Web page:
How to become an Indigenous Community Liaison Officer

Indigenous community liaison officers liaise with Indigenous communities and the state or territory police forces in order to establish and maintain positive relationships.

Personal requirements of a Indigenous Community Liaison Officer

  • Enjoy working with people
  • Good communication and negotiation skills
  • Of Aboriginal or Torres Strait Islander descent
  • Of sound character
  • Acceptable traffic/criminal record
  • Medically and physically fit

Education & Training for a Indigenous Community Liaison Officer

You can work as an Indigenous community liaison officer in New South Wales, the Northern Territory, South Australia and Queensland without formal qualifications, but employers usually require Year 10. The Aboriginal community liaison officer positions are Indigenous-specific positions. Training is undertaken on the job and further study may be required. Training periods and requirements vary between the states and territories. In Tasmania, Victoria and Western Australia, the role of police Aboriginal community liaison officer is performed by sworn officers of the police force and is not a separate occupation. Contact the recruitment division of your state or territory's police department for further information.

Additional Information

People who have established good networks within Aboriginal and Torres Strait Islander communities are encouraged to apply. Applicants will be required to undergo a National Police Check and hold a drivers licence.

Duties & Tasks of a Indigenous Community Liaison Officer

Indigenous community liaison officers:

  • establish good communication between police and local Indigenous communities
  • help determine disputes involving police and Indigenous communities
  • advise and educate police officers on cross-cultural awareness
  • advise police on potential crime and disorder areas and suggest ways to stop crime and misbehaviour
  • improve community knowledge about policing services and law and order issues
  • provide assistance to relatives visiting Indigenous prisoners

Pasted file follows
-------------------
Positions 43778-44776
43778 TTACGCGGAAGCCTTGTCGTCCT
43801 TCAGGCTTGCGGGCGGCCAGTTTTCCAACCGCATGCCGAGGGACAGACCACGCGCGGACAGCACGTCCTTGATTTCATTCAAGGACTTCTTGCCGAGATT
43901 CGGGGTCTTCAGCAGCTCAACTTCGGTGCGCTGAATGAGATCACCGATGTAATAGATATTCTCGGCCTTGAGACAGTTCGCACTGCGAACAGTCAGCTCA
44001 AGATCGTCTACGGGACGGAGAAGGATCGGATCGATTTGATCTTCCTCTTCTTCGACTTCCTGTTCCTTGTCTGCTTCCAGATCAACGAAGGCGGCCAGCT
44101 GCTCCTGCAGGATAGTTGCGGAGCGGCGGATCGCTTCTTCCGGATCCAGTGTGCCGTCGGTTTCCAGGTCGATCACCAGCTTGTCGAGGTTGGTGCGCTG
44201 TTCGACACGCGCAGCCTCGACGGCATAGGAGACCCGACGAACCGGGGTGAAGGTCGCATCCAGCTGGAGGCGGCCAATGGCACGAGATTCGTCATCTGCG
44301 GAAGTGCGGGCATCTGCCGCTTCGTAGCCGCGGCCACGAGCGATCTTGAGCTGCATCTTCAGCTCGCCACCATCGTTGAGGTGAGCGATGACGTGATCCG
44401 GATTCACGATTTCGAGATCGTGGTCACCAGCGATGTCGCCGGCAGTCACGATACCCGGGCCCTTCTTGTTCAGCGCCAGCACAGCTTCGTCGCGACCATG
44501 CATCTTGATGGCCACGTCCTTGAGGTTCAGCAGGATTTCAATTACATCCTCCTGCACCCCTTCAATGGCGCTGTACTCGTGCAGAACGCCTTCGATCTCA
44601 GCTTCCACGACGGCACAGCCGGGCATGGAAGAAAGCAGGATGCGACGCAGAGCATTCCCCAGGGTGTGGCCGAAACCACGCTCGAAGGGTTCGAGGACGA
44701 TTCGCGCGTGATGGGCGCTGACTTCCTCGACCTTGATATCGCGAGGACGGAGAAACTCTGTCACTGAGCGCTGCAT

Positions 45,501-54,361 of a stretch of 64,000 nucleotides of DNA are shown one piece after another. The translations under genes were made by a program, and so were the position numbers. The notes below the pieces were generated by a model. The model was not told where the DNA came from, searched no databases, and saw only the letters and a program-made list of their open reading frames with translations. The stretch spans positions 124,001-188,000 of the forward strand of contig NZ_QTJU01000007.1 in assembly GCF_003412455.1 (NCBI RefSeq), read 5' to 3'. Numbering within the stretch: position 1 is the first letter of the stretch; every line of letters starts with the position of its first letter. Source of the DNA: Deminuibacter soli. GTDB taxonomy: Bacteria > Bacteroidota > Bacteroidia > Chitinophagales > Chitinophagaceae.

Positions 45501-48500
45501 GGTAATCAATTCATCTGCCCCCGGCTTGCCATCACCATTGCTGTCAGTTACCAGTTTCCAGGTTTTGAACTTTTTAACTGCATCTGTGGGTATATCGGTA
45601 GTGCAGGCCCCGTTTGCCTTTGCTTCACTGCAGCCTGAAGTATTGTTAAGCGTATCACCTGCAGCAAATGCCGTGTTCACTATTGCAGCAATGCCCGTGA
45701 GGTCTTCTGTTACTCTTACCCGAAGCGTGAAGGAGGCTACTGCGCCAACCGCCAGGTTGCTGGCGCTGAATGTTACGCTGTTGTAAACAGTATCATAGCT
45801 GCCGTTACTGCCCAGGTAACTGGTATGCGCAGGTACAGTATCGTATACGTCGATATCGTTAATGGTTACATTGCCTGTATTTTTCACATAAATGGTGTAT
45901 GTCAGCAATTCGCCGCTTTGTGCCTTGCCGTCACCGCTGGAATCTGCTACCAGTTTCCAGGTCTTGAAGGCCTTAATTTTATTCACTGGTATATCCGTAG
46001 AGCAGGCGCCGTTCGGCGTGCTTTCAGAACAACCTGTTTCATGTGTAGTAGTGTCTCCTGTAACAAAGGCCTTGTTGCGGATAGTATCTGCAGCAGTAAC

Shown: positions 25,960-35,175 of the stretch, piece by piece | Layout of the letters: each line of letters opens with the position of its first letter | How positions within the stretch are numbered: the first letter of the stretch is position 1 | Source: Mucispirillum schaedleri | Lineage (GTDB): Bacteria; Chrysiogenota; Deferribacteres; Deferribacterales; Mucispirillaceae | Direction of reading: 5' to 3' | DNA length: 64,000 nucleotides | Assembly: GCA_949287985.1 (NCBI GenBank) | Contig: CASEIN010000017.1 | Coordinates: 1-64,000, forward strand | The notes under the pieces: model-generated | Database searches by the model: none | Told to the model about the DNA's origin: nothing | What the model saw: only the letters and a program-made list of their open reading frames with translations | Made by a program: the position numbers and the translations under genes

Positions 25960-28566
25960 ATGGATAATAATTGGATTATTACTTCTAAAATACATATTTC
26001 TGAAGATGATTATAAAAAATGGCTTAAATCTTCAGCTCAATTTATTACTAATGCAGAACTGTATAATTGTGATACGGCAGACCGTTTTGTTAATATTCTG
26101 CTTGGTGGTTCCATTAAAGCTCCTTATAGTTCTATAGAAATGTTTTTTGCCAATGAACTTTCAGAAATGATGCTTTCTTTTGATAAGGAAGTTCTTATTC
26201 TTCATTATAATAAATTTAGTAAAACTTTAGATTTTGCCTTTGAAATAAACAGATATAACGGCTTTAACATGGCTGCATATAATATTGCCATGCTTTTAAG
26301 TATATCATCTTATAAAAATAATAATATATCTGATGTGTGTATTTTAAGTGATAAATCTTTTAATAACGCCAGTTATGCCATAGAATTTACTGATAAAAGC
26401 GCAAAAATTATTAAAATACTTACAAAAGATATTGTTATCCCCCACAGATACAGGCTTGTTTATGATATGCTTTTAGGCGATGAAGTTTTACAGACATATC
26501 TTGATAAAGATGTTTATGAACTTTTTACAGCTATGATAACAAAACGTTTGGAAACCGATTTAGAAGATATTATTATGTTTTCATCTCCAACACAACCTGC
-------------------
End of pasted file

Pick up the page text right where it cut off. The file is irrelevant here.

• assist police and Indigenous persons and their families involved in the juvenile justice process
  • use appropriate police powers and prepare prosecution briefs.

Working conditions for a Indigenous Community Liaison Officer

Indigenous community liaison officers are required to work shifts, including weekends and public holidays, and may serve in urban and remote communities. Indigenous community liaison officers usually have limited police powers, although in certain circumstances they may assist police officers with law enforcement tasks such as arrest, search and detainment. In Tasmania and WA, however, there is no separate Indigenous community liaison officer programme. Instead, fully sworn members of the police force perform this function specialising in the liaison role.

Avg. weekly wage:


Future growth:

Very strong

Employment by state:

ACT 6.3%

NSW 31.9%

NT 2%

QLD 15.6%

SA 6%

TAS 1.9%

VIC 26.3%

WA 9.9%

Hours worked:



Average unemployment

Gender split:

Male 44%

Female 56%

Education level:

Not completed Year 12: 14%

Highest qualification is secondary school: 11.8%

Highest qualification is a Certificate 3 or 4: 8.1%

Highest qualification is a Diploma or Advanced Diploma: 11.8%

Highest qualification is a Bachelor degree: 36%

Highest qualification is a Postgraduate Diploma or Graduate Certificate: 26.9%

Age brackets:

15-19 - 0.1%

20-24 - 6.1%

25-34 - 26.8%

35-44 - 22.6%

45-54 - 19.5%

55-59 - 8.2%

60-64 - 7.1%

65 and Over - 9.5%

*The data above is sourced from the Department of Employment’s Job Outlook website.

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